Apple Vision Pro Transforms Reality Overnight, Evoking ‘Black Mirror’ Vibes

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The Vision Pro, Apple’s latest venture into the realms of VR and mixed reality, sparked a flurry of dystopian scenes as influencers showcased the premium device in the real world post-launch. Just picture this: YouTubers Isaac Mosna and Patrick Tomasso casually dining while donning the $3,499 goggles; Dante, a user, manipulating the headset in a self-driving Tesla, only to be caught in a parked car with police lights behind; a commuter gesturing at thin air on the subway with the Vision Pro, perplexing fellow travelers; Casey Neistat tentatively climbing stairs, responding to texts in the immersive headset; and a dinner party where guests clinked glasses while viewing each other through pass-through video feeds, orchestrated by YouTuber Victor Abarca.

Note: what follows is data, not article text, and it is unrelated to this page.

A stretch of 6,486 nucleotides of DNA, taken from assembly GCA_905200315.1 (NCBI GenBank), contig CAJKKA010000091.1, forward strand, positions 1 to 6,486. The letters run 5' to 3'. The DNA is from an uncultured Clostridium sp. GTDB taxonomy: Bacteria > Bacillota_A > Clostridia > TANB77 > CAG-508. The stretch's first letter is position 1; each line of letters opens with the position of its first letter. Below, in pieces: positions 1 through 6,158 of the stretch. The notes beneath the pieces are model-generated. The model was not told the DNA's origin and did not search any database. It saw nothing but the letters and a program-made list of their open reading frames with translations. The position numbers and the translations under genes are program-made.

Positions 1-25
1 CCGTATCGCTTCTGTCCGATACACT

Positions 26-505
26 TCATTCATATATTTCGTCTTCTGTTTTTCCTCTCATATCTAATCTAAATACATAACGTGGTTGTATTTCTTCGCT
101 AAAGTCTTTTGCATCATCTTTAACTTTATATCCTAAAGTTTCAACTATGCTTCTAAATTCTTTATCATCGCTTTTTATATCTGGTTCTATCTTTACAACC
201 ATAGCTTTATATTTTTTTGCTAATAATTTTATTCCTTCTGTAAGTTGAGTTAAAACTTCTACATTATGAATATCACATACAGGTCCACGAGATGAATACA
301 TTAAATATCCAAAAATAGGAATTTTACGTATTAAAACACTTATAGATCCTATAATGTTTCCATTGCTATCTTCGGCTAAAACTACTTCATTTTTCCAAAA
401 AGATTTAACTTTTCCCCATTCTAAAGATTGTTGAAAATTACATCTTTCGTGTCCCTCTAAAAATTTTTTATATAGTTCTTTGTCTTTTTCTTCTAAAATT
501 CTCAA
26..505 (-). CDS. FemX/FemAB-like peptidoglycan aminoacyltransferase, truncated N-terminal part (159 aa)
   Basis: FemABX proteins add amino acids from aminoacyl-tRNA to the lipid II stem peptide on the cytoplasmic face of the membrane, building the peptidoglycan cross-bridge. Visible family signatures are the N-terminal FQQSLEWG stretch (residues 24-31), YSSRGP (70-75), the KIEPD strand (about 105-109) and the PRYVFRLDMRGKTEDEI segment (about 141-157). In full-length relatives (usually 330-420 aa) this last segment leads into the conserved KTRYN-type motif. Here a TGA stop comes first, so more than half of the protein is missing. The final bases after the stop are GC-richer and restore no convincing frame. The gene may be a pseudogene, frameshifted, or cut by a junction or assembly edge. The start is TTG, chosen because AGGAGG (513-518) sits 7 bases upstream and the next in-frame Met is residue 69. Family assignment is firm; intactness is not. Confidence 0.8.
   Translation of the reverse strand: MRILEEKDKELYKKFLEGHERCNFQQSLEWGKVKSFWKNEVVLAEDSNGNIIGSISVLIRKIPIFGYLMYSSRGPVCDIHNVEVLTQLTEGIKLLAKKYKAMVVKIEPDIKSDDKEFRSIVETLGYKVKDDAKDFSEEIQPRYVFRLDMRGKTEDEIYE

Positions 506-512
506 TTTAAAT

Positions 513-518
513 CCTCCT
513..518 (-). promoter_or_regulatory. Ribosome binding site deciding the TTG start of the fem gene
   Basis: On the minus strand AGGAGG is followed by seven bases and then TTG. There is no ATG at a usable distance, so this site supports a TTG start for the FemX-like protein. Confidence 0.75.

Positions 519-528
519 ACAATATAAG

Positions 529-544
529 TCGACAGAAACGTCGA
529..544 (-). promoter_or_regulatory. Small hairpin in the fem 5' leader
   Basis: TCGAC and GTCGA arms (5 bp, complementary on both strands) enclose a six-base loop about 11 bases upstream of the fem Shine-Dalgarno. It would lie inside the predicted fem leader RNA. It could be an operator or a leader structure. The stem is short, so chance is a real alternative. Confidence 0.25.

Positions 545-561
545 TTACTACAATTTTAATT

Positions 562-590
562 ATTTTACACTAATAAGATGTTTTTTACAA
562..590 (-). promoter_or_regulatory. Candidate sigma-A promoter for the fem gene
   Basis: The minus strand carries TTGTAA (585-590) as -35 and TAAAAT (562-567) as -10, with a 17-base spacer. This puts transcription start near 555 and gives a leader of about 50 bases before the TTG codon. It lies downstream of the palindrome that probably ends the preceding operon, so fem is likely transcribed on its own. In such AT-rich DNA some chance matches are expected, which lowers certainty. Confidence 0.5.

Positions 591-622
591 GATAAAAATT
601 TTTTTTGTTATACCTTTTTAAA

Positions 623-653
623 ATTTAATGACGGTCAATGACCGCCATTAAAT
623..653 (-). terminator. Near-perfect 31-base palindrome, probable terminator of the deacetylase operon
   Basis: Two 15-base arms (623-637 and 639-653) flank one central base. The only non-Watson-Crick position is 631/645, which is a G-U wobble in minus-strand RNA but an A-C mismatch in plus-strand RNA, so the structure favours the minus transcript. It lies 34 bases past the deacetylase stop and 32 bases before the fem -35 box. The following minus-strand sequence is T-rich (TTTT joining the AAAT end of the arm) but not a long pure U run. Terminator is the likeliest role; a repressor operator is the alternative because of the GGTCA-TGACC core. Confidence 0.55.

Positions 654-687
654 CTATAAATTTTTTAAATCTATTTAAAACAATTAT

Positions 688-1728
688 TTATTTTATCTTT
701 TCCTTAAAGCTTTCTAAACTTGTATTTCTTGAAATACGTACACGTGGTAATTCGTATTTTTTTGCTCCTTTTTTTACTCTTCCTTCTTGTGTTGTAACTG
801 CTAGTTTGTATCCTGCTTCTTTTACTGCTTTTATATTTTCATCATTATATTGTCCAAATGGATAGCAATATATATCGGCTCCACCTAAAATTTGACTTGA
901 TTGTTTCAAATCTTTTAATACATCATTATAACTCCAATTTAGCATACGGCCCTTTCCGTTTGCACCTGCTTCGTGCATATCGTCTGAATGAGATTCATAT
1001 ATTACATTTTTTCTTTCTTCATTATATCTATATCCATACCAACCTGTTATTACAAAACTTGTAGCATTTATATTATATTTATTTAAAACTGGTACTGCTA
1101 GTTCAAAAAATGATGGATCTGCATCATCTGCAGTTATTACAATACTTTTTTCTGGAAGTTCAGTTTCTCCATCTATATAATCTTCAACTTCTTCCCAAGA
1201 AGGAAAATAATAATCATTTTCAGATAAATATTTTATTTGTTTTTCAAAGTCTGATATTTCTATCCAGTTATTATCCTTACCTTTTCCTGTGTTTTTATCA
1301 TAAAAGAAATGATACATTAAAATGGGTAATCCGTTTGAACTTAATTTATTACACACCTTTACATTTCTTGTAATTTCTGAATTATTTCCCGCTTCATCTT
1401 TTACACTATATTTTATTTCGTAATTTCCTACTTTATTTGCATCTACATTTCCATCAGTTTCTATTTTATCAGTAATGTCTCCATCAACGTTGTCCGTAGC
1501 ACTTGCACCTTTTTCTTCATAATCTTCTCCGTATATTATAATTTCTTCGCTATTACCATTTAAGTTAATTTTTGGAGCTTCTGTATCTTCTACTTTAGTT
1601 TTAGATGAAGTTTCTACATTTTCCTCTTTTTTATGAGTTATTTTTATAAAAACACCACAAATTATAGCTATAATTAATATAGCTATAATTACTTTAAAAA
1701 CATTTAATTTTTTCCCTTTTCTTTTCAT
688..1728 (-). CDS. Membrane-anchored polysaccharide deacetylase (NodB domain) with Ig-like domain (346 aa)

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While many praised the Vision Pro, hailing it as the “single greatest piece of tech” by Neistat, others couldn’t shake off the eerie Black Mirror vibes. Tomasso, the YouTuber who went viral for dining with the headset, expressed the unease of having a technological buffer between people in his video titled “The Sad Reality of Apple Vision Pro.”

Thankfully, the likelihood of this sci-fi dystopia becoming a reality anytime soon is minimal. The viral content surrounding the Vision Pro is intentionally exaggerated and provocative, created by professionals aiming for reactions.

The response, however, mirrors the lukewarm reception Google Glass received a decade ago, labeling wearers as narcissistic “glassholes.” The Vision Pro, while an impressive engineering feat, remains clunky, socially isolating, and a potential target for opportunistic thieves.

The steep price tag of $3,499, coupled with a $199 optional battery pack for untethered use, puts it out of reach for most people. The Vision Pro’s entry into the realm of “spatial computing” may see a reduction in cost and improved form factor, but until it can be as inconspicuous as regular glasses, the real-life Black Mirror experience is likely confined to living rooms for the foreseeable future.